Overcoming Failure in Life: The Failure Checklist

If things aren’t going so well, it’s a great time to look forward, plan out a path, and set some goals. It’s also a great time for reflection. I always like to look back at the previous year and do some accounting… and ask myself; what went right, and what went wrong? While I like to focus on the successes, it’s also good to look at what went wrong. This simple reflection is helpful for overcoming failure in life.


Failure can offer great insight.

Failure can help us change direction

Failure can offer abject proof of something that didn’t work.

Unfortunately, admitting failure is usually painful. In so many cases, it’s easier to just move on, than to actually analyze the situation and learn from it. And here is one thing that I know for sure…

If we don’t learn from our mistakes, we are bound to repeat them.

So.. on this note I decided to come up with a failure checklist.

It works very simply…

You write down and describe the failure and then you answer four questions…

1. What can we learn from this?

2. How could we have done things differently?

3. Where do we go from here?

4. What does this make possible?

Actually taking a few minutes and writing down the answers can yield some amazing results. Putting things on paper allows our mind to consolidate thoughts and come up with solutions.

To make this easier for you, I’ve created the failure checklist in a MS Word template that you can download and print out for free.


If you had some things that didn’t go so well last year, why not write them down and take a few minutes and go through the questions.To help you get started, you might want to read a couple of posts on the subject that might give you greater insight…

How to Fail Well, a guest post by Nathan Rouse

What Does This Make Possible, by Michael Hyatt

This simple exercise has given me greater clarity as I plan out my goals for the New Year. It has given me some surprising answers to some tough problems. The act of actually writing them down has allowed me to visualize the problems and come up with solutions.

Question: Do you think a sheet on overcoming failure in life will be helpful? Are there other questions that you might ask?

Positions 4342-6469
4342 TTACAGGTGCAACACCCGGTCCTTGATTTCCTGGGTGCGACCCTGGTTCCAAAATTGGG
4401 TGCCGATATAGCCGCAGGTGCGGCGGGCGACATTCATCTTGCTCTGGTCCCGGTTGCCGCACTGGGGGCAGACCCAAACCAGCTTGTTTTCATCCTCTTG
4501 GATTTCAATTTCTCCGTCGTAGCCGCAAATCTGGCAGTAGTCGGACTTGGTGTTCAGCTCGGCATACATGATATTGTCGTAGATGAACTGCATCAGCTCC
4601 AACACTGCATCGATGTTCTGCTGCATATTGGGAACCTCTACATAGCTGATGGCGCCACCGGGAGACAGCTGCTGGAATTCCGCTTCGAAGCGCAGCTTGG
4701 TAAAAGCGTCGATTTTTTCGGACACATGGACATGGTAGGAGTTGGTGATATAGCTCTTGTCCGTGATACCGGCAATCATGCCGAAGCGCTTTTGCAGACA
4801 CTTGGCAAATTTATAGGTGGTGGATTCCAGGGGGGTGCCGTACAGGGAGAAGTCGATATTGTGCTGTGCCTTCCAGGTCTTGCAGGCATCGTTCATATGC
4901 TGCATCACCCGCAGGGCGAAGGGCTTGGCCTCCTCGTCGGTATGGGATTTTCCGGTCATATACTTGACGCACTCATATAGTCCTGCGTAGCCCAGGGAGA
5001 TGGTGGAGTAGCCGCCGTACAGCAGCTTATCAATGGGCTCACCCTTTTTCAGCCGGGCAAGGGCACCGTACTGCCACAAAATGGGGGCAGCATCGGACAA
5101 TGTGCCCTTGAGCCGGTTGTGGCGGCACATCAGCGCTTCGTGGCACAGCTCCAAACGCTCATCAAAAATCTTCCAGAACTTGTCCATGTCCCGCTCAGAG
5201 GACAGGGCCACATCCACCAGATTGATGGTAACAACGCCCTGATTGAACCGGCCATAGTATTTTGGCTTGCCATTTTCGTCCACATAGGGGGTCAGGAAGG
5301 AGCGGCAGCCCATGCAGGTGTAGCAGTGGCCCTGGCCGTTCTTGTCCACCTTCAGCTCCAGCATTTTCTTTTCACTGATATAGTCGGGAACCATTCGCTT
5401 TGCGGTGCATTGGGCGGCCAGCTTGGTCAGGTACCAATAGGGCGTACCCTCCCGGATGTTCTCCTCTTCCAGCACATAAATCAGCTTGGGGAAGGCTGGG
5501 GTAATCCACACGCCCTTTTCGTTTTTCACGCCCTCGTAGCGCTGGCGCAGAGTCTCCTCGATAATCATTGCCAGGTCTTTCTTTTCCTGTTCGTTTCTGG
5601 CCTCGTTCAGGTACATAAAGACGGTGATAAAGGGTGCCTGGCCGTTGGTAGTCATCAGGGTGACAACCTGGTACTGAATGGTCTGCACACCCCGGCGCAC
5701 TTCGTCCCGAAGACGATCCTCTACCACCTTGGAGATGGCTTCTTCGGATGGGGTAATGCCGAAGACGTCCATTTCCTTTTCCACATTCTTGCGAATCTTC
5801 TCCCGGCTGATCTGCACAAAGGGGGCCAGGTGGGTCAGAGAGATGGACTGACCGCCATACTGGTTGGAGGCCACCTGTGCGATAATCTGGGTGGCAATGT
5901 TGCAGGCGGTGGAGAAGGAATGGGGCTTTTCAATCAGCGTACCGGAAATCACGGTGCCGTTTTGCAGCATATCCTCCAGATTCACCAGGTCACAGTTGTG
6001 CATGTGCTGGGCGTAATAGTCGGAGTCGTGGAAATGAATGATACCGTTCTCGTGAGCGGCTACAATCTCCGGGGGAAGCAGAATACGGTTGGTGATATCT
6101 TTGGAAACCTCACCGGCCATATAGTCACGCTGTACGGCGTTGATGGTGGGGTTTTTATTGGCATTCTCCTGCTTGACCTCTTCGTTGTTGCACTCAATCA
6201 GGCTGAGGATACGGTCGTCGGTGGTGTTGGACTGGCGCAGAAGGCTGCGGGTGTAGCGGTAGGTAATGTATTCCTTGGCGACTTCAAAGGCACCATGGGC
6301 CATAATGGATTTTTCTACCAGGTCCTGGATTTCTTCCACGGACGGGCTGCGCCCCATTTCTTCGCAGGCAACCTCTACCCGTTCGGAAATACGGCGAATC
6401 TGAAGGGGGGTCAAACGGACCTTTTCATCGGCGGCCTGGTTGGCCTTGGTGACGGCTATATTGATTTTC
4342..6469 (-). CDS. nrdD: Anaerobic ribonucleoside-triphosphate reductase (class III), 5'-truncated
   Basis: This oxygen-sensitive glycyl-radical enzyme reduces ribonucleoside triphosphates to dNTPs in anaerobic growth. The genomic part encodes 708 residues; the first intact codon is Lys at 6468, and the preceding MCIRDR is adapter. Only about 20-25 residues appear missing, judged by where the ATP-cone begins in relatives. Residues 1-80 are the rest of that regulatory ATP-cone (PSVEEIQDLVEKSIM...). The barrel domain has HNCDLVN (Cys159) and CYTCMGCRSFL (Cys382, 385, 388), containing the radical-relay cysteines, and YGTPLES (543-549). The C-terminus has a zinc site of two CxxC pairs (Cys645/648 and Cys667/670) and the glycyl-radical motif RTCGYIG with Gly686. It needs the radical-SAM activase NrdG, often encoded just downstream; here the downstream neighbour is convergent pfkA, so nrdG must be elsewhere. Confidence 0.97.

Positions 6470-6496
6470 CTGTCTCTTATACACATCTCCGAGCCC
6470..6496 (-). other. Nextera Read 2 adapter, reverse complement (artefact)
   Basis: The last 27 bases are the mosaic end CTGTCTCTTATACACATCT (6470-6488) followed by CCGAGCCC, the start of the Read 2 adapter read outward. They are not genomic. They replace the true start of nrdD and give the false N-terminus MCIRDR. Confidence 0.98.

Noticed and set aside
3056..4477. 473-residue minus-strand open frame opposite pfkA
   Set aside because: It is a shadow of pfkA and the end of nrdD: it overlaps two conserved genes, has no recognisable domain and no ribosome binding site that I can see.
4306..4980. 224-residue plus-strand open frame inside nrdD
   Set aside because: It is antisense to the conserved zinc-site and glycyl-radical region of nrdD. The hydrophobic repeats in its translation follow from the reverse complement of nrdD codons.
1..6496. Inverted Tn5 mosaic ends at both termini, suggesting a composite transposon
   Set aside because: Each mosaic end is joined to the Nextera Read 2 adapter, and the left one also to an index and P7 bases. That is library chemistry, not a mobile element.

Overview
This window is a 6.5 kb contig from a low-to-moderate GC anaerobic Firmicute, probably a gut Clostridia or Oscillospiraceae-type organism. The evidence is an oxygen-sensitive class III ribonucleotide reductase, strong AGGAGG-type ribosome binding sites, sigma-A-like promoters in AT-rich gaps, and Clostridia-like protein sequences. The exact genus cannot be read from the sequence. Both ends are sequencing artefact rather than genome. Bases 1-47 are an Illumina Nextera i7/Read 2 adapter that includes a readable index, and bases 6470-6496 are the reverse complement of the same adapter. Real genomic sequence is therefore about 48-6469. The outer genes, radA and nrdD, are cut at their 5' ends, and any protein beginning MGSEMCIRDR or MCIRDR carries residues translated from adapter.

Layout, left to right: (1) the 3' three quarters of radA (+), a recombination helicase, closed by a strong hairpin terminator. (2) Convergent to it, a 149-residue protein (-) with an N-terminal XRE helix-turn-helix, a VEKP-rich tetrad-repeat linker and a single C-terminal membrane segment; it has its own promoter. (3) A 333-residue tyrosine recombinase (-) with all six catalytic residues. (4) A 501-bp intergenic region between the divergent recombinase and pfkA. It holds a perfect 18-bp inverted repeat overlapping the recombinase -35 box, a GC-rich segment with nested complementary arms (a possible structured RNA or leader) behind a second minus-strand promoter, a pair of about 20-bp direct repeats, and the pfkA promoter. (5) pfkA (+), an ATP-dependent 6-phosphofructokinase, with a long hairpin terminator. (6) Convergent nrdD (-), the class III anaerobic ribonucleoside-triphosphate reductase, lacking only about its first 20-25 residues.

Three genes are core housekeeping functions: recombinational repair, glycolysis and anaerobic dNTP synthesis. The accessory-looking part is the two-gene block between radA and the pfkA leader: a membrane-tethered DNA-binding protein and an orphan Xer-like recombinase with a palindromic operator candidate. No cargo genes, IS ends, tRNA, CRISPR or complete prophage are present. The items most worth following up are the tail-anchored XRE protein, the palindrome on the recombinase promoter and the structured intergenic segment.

1. says

    Those are great questions to ask. There are a lot who feel that looking at failure isn’t the correct way to learn success. I can understand what they’re saying, but there’s also tremendous benefit in learning from our failures.

  2. says

    I agree, Loren. I’m a big believer in the strengths test and looking at what we do well, but our failures tend to be the best teachers if we ask the right questions. I certainly have learned more from failing than having things go right.

  3. says

    Hi John,
    I didn’t reach all of my goals in 2012 but I did reach most of them. I like to take quiet time during the day and be still and just reflect on my day, week, month or year. Sometimes we get to busy to do this but it is an invaluable tool.
    take care…

  4. says

    Yet again, another great post, John!

    I always perform a self assessment or SWOT analysis every 3 months or so, but I really do a comprehensive one for myself and my business at the end of the year.

    I’ve made many mistakes in my short life, and although I haven’t been a repeat offender, I dislike feeling like my failures were a terrible loss of time even though I learned from them.

  5. says

    Failure is a part of our own success stories in life. We should learn from the lessons it gave us, true indeed that if we don’t learn from our mistakes, we are bound to repeat them. Thanks for sharing a very informative post.

  6. says

    I agree that writing down your failures down on paper and analyzing what went wrong, what you did that led to it helps you see it in perspective and allows you to learn from the mistakes/failures so that it is not repeated. Loved the post, very helpful.

  7. says

    Looking back at your track record is a great way to find those hidden gems. Especially,as you say ,to look at it objectively. Asking the hard questions can help us work through the items that we may have put aside or paid little attention to. It may be that we need to bring in some help or delegate certain items to others.

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